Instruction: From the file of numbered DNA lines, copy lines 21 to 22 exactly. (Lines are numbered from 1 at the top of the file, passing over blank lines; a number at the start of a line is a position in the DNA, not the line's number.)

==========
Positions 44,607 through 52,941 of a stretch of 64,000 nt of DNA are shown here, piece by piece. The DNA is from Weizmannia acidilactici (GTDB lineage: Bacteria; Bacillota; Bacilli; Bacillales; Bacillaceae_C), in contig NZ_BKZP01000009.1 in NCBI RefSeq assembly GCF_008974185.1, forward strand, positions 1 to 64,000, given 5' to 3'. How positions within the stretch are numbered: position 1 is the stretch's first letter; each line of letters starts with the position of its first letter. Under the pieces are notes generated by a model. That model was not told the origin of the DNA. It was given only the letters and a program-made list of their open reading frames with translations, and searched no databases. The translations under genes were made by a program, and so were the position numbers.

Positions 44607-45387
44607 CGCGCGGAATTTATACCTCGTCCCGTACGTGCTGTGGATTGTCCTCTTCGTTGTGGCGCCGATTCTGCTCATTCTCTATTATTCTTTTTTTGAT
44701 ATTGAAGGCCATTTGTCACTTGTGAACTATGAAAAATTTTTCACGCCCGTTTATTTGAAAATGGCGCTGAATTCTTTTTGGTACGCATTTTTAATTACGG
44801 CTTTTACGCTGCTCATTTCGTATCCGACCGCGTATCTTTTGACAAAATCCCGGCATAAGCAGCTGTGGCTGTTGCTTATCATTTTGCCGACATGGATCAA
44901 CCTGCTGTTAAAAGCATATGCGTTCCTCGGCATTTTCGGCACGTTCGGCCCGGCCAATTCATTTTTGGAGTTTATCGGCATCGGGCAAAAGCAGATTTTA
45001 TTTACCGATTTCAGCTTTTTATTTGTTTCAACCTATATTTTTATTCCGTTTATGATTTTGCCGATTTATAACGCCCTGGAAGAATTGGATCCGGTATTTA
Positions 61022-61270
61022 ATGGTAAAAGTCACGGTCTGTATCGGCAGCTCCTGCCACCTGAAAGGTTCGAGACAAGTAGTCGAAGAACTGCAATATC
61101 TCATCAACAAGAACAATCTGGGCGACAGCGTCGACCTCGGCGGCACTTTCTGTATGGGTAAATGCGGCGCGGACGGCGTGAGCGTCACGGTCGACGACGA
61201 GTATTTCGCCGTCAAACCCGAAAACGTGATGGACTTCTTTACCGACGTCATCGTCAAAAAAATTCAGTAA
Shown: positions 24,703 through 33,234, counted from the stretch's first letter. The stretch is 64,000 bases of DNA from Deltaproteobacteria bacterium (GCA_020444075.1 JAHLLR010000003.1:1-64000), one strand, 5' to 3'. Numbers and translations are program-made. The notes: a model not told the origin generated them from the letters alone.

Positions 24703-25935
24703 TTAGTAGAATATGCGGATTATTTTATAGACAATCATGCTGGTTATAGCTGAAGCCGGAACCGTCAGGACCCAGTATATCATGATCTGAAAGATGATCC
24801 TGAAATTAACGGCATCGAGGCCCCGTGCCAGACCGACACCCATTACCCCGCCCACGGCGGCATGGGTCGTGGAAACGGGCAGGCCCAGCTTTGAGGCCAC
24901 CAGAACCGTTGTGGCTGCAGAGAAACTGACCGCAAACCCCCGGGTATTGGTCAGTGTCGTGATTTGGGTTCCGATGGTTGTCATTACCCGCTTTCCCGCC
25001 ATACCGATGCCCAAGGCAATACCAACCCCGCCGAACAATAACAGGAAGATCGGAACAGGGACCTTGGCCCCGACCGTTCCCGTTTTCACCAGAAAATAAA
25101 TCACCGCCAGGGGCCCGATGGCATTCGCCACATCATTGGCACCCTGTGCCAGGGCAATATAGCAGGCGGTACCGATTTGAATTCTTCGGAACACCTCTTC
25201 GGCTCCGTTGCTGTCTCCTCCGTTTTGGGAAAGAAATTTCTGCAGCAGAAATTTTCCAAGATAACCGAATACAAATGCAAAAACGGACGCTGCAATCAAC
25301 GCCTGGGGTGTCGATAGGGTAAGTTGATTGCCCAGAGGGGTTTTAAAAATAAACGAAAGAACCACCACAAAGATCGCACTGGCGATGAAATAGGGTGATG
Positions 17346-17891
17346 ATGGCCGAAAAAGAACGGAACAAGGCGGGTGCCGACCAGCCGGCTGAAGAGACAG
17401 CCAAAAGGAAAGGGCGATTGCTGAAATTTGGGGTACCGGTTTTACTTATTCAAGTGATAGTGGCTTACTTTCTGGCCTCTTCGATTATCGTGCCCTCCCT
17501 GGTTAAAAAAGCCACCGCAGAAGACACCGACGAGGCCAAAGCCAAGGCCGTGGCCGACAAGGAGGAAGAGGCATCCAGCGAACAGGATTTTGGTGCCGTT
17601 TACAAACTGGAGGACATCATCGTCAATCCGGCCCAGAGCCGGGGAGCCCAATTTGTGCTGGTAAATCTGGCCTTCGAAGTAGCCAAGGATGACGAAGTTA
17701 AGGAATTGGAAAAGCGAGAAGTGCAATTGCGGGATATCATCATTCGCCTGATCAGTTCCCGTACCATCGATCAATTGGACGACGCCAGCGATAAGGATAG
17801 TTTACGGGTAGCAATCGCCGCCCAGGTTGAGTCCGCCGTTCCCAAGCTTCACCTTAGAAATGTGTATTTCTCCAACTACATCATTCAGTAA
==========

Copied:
Positions 17346-17891
17346 ATGGCCGAAAAAGAACGGAACAAGGCGGGTGCCGACCAGCCGGCTGAAGAGACAG